Picking through the rubble after Saudi bombing in a residential neighborhood in Sana’a. Credit: Afrah Nasser
The Biden administration is touting a highly-anticipated tour of the Middle East to reinforce U.S. alliances in a region it has long aimed to dominate. Biden’s trip, scheduled to take place July 13 through 16, will include stops in Israel, the West Bank occupied Palestinian territory, and Saudi Arabia. Now, the administration has announced that Biden will be meeting with notorious murderer and dictator Muhammad bin Salman while in Saudi Arabia.
The trip is an effort to develop a stronger front against Iran as well as to beg the Saudi government to increase oil production to offset the international energy crisis and inflation woes in the United States.
Especially since the start of the Biden administration, the United States has attempted to portray itself as a defender of “human rights” and “democracy” against the “authoritarian” and “undemocratic” governments of Russia and China. This narrative framing, plastered across the loyal corporate media, has given cover for the United States to carry out a policy of naked aggression and to cozy up to repressive proxy governments throughout the world. All of the talk of the U.S. government as a defender of democracy is belied by the decision to meet with Muhammad bin Salman, one of the most brutal dictators currently in power.
Muhammad bin Salman’s list of atrocities is long. In 2017 he started a purge of political rivals within the government and royal family of Saudi Arabia, leading to over 500 people being arrested or murdered. The Saudi government regularly undertakes mass executions by beheading after obtaining confessions through torture. In 2018 journalist and critic of the Saudi government Jamal Khashoggi was lured to the Saudi embassy in Istanbul, murdered, and dismembered on direct orders from bin Salman.
In terms of scale, perhaps the greatest crime of the Saudi government is the seven-year long war on Yemen. The brutal military campaign has led to the deaths of hundreds of thousands – a United Nations estimate put the death toll at 233,000 people at the end of 2020, likely an undercount. Over half of the victims died due to lack of food or healthcare amid the Saudi-led blockade of the country.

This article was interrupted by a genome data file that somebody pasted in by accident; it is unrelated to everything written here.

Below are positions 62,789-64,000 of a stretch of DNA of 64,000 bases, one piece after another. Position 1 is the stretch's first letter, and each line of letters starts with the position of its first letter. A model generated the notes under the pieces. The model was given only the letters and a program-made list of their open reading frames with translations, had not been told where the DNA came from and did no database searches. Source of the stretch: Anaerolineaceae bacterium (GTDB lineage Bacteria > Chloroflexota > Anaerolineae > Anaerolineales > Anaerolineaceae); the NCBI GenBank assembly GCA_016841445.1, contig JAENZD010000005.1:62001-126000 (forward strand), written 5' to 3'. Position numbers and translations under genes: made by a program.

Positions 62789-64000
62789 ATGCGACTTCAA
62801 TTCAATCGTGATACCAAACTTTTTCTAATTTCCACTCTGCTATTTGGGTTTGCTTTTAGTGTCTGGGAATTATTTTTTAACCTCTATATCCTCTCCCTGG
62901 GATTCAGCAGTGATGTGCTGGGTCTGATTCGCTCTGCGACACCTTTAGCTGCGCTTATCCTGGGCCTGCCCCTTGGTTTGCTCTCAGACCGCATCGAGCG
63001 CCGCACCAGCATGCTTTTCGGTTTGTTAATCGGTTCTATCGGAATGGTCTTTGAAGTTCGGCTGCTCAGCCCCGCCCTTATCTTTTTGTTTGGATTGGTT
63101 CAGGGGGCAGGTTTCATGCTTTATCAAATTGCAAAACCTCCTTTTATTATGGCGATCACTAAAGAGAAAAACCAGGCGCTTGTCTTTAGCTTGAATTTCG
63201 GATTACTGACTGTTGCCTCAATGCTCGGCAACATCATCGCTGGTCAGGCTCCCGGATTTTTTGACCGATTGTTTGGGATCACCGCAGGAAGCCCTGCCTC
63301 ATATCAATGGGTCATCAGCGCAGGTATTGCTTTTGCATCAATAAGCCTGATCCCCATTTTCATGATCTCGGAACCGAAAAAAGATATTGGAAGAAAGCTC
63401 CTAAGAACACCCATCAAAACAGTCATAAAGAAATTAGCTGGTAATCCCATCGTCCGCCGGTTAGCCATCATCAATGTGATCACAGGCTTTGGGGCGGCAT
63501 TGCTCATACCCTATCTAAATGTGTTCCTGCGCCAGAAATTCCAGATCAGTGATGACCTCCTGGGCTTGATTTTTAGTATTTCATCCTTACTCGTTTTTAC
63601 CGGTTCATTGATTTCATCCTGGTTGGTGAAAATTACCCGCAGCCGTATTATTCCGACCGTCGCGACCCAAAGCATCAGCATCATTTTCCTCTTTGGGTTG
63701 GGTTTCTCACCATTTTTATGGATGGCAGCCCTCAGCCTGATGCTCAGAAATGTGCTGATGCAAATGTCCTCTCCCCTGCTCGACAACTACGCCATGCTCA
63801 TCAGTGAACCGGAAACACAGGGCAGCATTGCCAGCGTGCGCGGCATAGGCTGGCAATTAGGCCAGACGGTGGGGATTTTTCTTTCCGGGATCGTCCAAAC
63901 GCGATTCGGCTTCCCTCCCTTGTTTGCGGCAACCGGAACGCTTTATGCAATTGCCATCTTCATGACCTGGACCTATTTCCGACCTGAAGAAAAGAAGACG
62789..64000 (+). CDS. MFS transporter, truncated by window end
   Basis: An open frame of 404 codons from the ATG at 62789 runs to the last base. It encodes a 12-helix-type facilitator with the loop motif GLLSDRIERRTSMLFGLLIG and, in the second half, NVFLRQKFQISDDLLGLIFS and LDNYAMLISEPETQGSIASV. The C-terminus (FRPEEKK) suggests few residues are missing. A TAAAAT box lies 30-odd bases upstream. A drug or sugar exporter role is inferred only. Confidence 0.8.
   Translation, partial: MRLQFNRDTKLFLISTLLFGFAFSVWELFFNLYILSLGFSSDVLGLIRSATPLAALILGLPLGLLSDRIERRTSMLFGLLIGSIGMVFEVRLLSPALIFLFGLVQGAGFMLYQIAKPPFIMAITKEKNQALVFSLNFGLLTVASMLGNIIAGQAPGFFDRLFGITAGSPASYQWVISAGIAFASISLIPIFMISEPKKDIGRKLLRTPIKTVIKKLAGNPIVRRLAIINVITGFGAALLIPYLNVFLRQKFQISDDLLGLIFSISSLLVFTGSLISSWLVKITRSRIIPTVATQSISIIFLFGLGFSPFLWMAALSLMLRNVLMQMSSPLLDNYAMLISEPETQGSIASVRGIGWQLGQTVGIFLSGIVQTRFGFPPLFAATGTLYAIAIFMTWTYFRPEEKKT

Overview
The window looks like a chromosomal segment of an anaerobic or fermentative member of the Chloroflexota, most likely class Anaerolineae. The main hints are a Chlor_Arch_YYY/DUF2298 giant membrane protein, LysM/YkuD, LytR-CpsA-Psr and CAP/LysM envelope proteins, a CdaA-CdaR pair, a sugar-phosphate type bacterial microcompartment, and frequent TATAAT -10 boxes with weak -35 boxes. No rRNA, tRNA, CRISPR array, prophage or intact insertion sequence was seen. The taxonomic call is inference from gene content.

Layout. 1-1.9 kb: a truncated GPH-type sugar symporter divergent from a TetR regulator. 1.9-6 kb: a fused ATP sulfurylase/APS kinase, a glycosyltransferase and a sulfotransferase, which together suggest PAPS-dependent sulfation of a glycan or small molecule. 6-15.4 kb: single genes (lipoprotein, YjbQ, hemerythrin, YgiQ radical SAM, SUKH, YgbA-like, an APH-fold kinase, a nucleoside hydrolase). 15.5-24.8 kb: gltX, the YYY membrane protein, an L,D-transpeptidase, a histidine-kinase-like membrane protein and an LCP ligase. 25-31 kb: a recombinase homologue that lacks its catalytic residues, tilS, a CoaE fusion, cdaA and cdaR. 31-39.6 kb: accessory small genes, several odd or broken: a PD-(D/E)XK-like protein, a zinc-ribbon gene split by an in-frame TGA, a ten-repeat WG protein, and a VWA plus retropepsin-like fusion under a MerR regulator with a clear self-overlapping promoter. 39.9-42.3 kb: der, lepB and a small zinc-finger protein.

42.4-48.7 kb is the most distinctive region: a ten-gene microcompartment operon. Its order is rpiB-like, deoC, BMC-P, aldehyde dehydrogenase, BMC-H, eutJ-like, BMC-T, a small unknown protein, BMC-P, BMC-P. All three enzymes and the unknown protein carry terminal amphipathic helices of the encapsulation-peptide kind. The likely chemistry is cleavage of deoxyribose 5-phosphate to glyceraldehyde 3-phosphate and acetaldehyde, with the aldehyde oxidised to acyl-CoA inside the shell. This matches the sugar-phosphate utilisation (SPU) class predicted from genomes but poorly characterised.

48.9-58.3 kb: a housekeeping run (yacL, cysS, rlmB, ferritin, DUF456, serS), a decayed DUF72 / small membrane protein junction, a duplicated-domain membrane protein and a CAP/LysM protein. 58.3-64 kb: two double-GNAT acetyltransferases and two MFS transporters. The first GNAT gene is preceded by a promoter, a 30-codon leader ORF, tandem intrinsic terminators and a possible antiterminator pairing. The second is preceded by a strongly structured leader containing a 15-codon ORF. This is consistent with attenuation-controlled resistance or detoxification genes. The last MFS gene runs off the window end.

A report by the United Nations Office of Humanitarian Affairs revealed that about 80% of Yemen’s population, 24 million people, are in need of humanitarian assistance. Of those 24 million, 13 million are in danger of starving to death in the near term. The increase in world food prices and food insecurity from the U.S.-instigated war in Ukraine will only drive Yemen deeper into famine. The Saudi war, waged through a genocidal bombing campaign against civilian infrastructure and the employment of mercenaries, is the direct cause of this misery.
The U.S. government had been deeply involved in this war from the beginning, assisting the Saudi military in aerial refueling, intelligence, and target acquisition. Biden has scaled back this military-technical support but meetings like the one planned in July provide the political cover bin Salman needs to continue the war and extend the tremendous suffering of Yemenis.
Biden’s turn towards Muhammad bin Salman represents the height of U.S. hypocrisy. Empty words about the United States’ supposed commitment to democracy will not feed the children of Yemen or stop the U.S.-manufactured bombs from raining on their heads. Dictators like Muhammad bin Salman should be sent to prison for their crimes against humanity, not rewarded with a personal visit from the U.S. president.